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Bluehole Studios | Official Site
MMORPG | Setting:Sci-Fi | Status:Development  (est.rel 2018)  | Pub:Kakao Games
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Developer Interview & Final Thoughts from G-Star 2017

By Joseph Bradford on December 06, 2017 | Interviews | Comments

Developer Interview & Final Thoughts from G-Star 2017

As I sat across the table from Hyung-Jun Kim at GStar 2017 in Busan, South Korea, you could tell Ascent: Infinite Realm was clearly something Bluehole was passionate about. Even through the translator that passion came across - the airship battles, the housing system - everything Kim spoke of lit his eyes up. However, the mood on my side of the table wasn’t so glowing. There were so many questions to be answered, so many issues encountered during our gameplay session - especially with A:IR’s flagship (see what I did there?) feature - airship to airship combat.

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Ascent: Infinite Realm is a new MMORPG by TERA developer and PUBG publisher Bluehole Studios. The game pits you in a realm of warring factions. The world has been broken - literally - by a giant meteor and as a result all of the land masses are now floating islands in the sky.  Each faction vies for territory on these islands using giant Steampunk-inspired Airships to traverse. Along the way you’ll discover new locales, characters and skills to help you on your journey.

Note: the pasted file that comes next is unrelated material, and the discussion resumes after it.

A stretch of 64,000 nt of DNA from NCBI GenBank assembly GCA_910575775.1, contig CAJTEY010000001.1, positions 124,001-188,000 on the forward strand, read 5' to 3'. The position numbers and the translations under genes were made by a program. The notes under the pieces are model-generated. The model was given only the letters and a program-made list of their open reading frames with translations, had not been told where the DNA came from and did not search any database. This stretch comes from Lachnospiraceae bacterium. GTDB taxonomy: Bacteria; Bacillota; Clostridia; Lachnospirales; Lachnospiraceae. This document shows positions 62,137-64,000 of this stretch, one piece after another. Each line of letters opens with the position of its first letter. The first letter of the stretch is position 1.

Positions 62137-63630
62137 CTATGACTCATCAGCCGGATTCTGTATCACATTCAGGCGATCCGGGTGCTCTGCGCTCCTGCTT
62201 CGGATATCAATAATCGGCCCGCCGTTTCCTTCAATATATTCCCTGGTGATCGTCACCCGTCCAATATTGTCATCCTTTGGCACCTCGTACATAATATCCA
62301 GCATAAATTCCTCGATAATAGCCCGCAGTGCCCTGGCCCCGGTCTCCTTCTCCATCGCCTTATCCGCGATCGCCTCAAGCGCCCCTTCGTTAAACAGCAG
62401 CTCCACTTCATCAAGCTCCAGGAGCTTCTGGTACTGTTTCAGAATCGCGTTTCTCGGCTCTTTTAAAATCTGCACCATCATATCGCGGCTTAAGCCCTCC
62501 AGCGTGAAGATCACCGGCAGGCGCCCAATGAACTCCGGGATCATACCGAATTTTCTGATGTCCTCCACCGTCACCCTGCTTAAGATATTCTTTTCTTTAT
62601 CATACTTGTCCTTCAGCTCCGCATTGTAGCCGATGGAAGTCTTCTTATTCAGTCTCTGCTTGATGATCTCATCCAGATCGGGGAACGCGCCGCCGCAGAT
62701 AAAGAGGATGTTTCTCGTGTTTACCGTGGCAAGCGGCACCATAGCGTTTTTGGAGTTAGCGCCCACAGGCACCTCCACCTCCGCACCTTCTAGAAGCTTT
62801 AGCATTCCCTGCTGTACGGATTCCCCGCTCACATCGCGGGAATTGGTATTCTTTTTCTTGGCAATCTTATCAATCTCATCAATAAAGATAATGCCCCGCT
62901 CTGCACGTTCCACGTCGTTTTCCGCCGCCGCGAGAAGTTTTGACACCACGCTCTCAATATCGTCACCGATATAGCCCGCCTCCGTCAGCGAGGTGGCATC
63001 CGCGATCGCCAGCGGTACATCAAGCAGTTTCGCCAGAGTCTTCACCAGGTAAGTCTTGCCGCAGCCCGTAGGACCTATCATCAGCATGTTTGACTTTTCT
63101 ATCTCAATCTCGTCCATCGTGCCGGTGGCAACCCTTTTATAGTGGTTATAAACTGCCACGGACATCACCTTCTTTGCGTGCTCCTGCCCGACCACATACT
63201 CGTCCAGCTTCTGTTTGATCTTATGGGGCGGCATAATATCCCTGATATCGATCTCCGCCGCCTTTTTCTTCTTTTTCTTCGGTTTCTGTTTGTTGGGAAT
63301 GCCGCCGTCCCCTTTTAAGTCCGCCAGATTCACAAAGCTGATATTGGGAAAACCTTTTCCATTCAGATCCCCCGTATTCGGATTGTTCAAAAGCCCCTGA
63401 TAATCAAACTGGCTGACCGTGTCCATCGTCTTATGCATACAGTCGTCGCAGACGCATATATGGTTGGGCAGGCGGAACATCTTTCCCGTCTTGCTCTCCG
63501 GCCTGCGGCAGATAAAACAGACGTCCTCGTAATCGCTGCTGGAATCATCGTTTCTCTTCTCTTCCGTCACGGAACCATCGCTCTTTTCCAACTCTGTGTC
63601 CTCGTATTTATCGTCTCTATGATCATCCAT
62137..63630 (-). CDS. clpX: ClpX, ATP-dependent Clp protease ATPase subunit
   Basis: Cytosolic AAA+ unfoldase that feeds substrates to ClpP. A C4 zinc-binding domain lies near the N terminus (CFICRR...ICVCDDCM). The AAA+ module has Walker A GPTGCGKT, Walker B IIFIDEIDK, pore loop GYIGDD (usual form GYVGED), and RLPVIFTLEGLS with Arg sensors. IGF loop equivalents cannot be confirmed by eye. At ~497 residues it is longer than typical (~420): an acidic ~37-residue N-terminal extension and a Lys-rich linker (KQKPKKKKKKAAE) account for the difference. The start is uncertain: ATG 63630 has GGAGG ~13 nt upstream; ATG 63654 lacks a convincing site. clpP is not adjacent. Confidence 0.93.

First off, the game contains five playable classes - each of them gender neutral so players can choose what gender they want to play. Kim mentions in our interview that these classes fulfill the traditional Holy Trinity in MMOs: Tank, Healer and Damage dealer. He also mentions that there might more specialized classes as well, such as a mechanic or an Airship specialist.


As I’ve discussed previously, combat is fun, but needs some work. Airship combat, the tentpole feature Kim seems to be hanging A:IR’s hat on needs some real work. I asked about this, specifically as it pertains to movement. Currently, Airships in Ascent: Infinite Realm handle identically to your character on the ground. There doesn’t seem to be any real weight or momentum to them - nothing that feels as you might think a giant metal ship in the air might feel.

Speaking through a translator, Kim explained this was actually by design - since the controls of the airship are already complicated. In an earlier build these ships had real physics working against them - but it actually made combat harder. Even for the developers, who were responsible for the incredibly complex control scheme, adding in those physics made the ships unwieldable.

Now this doesn’t mean every ship is the same, you will notice differences between speeds and handling, but it still feels too floaty. A giant airship shouldn’t feasibly turn as well as a smaller ship - though the game has the speed differential correct. Bluehole is definitely open to suggestion if enough players ask for it.